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Monday, March 30, 2015

The "Evolution" of Television Over 50 years

Television has changed in many ways over the past 50 years.  The physical TV set itself has gone from a cumbersome heavy glass tube to the thin streamlined monitors we have today.  The clarity of the picture has increased greatly as has the size of the television screens themselves.  In addition TV has gone from having only a few commercial channels and networks to watch, to now having numerous options.

Along with those technological changes has come a change in the content of what is shown on television.  In the early 1960s the content of television in these United States of America was limited to a depiction of the lifestyles of primarily Caucasians.  Color TV was available but the color of the people shown on television was definitely monotone.

As an African American boy, I recall watching such television shows as "Andy Griffith", "Petticoat Junction", "Green Acres" and "The Beverly Hillbillies".  These were entertaining shows, but there was a glaring lack of African American actors and actresses on these shows.  Most of commercial TV did not feature any African Americans to include commercials.  We simply did not exist in the minds of television executives.  It was not important to television executives that African Americans or other minorities were unable to see their existence confirmed through having their image reflected on television.  It was a white world and television existed to confirm who was in charge.

The content of the shows reflected a more conservative United States.  Married couples did not sleep in the same bed.  Any mention of "gay" lifestyles was inferred rather than visually depicted.  An intermingling of races on television was not shown.  Violence was shown on television but it was less graphic and much less gory than it is depicted today on television.  Profanity was not allowed.  Censors existed to protect viewers from immoral words and racy visual scenes.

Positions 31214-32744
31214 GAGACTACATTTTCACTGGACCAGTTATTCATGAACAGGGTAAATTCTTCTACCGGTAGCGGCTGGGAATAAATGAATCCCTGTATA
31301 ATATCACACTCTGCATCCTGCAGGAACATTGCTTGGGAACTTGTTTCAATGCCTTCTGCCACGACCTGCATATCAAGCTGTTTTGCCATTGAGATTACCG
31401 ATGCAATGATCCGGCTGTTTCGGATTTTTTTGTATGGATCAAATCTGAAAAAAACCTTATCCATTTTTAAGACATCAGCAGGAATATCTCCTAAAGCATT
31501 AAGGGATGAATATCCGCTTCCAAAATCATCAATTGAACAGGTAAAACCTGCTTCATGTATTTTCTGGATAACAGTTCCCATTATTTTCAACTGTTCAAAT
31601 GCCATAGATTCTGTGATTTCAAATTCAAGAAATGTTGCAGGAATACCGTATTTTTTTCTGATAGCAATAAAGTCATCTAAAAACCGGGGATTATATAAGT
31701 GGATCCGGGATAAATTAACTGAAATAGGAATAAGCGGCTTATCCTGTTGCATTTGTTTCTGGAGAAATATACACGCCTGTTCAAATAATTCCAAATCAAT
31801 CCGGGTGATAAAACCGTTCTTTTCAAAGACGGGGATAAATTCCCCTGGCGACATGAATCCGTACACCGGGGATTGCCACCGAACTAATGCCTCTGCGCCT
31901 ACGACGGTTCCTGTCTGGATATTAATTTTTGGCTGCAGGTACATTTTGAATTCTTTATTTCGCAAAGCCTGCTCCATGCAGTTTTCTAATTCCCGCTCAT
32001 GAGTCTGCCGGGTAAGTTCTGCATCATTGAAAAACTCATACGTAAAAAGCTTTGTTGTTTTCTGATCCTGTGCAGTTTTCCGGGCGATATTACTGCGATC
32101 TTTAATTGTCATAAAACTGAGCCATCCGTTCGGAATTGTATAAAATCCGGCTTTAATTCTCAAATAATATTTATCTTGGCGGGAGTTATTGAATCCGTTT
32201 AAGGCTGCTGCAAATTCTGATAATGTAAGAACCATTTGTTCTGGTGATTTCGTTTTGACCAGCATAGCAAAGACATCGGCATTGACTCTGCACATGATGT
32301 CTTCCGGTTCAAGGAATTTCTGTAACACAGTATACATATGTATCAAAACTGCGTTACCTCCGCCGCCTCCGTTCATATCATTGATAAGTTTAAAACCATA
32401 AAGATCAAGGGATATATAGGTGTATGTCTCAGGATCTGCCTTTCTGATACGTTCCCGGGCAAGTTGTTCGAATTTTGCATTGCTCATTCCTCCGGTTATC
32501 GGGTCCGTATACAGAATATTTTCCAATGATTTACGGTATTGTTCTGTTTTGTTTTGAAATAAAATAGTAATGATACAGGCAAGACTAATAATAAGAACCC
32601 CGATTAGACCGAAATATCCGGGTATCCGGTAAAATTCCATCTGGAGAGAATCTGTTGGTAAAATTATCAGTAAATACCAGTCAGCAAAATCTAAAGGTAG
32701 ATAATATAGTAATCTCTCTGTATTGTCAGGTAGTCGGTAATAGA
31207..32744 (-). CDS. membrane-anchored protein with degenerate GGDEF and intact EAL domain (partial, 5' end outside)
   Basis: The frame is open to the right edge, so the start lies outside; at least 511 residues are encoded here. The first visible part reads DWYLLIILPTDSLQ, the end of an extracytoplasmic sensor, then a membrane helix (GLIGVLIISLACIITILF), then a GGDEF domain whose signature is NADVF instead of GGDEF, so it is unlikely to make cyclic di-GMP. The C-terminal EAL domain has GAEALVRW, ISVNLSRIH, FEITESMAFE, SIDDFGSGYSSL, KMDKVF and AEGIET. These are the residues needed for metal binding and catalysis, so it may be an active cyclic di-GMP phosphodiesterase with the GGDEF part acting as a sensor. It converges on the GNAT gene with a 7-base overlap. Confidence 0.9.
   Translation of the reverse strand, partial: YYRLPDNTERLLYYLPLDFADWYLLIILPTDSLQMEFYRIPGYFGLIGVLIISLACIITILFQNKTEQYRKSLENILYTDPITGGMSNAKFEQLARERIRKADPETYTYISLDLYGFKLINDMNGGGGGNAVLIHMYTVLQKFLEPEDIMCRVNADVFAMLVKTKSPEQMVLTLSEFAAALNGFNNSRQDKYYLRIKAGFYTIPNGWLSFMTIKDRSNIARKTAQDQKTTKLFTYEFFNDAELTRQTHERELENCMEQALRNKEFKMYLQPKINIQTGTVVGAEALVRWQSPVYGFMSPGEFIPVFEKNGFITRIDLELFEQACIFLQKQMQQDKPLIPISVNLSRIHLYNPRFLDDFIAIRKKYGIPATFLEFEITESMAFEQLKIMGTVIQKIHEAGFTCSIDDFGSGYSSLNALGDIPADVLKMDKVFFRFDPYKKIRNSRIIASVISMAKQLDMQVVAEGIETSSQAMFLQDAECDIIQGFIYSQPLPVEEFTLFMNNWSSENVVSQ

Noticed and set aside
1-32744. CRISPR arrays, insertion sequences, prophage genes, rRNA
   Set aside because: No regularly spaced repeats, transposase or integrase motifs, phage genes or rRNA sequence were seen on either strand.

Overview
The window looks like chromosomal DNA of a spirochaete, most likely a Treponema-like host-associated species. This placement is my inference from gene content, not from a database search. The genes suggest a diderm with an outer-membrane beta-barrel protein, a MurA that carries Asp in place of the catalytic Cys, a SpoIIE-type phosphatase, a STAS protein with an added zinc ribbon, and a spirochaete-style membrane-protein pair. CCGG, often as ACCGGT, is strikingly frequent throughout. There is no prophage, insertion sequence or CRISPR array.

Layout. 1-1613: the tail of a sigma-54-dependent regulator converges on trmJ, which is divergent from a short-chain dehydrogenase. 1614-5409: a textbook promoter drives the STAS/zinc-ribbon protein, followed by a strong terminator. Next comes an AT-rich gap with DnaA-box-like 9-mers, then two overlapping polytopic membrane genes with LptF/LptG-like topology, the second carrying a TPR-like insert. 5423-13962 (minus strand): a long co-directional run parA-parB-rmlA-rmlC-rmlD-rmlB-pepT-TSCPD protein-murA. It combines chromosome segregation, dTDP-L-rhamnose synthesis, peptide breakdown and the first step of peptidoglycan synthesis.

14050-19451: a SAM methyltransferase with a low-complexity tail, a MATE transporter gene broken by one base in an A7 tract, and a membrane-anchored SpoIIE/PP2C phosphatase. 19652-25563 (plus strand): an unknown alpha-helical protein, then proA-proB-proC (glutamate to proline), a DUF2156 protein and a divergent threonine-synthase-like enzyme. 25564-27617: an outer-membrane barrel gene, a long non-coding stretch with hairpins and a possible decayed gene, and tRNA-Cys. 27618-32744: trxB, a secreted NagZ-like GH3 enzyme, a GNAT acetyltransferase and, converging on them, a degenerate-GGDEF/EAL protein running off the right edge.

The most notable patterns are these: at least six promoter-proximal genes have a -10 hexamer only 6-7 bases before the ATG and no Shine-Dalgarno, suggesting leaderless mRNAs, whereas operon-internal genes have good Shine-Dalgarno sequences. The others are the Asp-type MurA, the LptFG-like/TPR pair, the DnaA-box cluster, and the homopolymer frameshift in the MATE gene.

The latter part of the 1960s saw African Americans getting increased exposure on television.  The Vietnam War, assassination of our leaders, the drug culture, and changing values brought on a different tone to television shows.  Each decade since the 1960's continued with the implementation of different themes and content of television shows.  The mini series was prevalent in the 1970s with one being "Roots" a depiction of how one African American family started from slavery.  Television networks finally aired shows starring African Americans in roles about African Americans.

Fast forward to 2015.  This year there are many television shows that visually show sexual relationships of gay characters.  What would have been impossible to show on public television in the 1960s is now a common place event.  The depiction of the gay relationships takes a little getting used to.  I am struck with the view that these relationships are being pushed out onto the viewer as being the new norm.  As an African American male I have noticed that scenes with gay couples are more prevalent that scenes with African American males, or African American "straight" couples.  So, I wonder what is the message being directed at the viewers by showing more gay relationships?

One thing is still consistent from television of the 1960's.  We always have the right to change the channel or turn off the television set to do something constructive.  That is what  I choose to do more of these days rather than having images bombarded at me that I don't want to see.